Functional heterogeneity and dynamic of astrocytes in the adult mouse hippocampus
Institute of Biochemistry, Friedrich-Alexander-University of Erlangen-Nuremberg, Germany
Adult NSCs, like most somatic stem cells in an adult organism, reside within a specific environment or 'niche', which provides structural support and functionally regulates NSC proliferation and differentiation. Astrocytes are major components of the neurogenic niche but their dynamic and functional heterogeneity have been largely neglected. To date it is known that astrocytes contribute to neurogenesis-mediated plasticity in two ways: firstly by serving as neural stem cells (NSCs) that give rise to new hippocampal neurons; secondly by serving as niche cells that control the activity of stem cells and provide structural and functional support to neurons. Highlighting their critical role, an increasing number of neurodegenerative and neuropsychiatric disorders have been associated with deficits in astrocyte function, including Alzheimer's disease, Parkinson's disease, and major depressive disorders (MDDs). However, the role of astrocytes in pathophysiology and treatment of those diseases are poorly characterized and only recently started to be investigated. Once considered merely the glue that holds the brain together, it is now increasingly recognized that astrocytes contribute fundamentally to neuronal function and that integrity of the brain is highly dependent on homeostasis between all functional components.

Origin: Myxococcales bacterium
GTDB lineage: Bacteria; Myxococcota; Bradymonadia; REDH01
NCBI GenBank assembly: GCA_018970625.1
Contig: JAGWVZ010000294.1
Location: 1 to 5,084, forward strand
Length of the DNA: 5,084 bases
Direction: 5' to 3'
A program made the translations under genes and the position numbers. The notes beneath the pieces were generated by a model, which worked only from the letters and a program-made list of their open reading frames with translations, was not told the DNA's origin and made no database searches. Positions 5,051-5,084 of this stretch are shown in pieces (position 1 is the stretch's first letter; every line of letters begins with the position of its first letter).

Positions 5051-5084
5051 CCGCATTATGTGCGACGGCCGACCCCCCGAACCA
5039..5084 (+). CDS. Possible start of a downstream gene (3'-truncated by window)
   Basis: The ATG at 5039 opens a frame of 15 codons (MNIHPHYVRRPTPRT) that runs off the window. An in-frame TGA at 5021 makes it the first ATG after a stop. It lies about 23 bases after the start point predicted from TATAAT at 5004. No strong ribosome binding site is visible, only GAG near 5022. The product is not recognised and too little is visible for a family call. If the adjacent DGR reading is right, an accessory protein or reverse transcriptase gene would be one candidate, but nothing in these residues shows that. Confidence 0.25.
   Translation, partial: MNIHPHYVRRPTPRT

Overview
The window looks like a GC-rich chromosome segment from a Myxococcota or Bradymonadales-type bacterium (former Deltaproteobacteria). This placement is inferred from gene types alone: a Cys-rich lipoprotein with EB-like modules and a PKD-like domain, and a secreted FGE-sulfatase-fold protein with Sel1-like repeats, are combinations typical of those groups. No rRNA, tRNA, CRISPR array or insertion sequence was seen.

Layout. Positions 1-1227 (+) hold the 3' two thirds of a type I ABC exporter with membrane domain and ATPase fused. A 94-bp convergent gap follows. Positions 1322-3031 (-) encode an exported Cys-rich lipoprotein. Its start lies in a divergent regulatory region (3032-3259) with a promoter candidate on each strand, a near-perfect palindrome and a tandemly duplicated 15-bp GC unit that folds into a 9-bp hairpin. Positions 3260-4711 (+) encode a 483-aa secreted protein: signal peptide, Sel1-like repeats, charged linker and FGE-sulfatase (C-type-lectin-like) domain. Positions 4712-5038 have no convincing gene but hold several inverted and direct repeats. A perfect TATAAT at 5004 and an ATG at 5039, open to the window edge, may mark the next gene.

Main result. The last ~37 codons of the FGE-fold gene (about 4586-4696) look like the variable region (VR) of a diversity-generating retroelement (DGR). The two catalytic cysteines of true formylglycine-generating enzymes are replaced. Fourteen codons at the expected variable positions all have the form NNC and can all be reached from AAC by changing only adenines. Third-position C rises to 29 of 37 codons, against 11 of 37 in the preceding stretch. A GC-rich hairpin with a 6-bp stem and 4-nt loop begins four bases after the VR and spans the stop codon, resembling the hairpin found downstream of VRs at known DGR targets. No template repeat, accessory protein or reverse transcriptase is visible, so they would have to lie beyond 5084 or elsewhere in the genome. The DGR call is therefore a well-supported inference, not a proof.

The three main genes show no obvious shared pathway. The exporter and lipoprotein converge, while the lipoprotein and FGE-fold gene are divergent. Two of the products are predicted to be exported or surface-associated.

We are interested in the cellular and molecular mechanisms underlying plasticity of the mammalian brain. While many studies have been focused on the role of neurons, we aim to unravel the hitherto unknown role of niche astrocytes in modulation and regulation of hippocampal plasticity in health and disease, pursuing the novel concept that morphologically and functionally distinct astrocyte subtypes modulate plasticity in the adult mammalian hippocampus through stimulus-dependent astrogliogenesis.
Host: Juan Manuel Encinas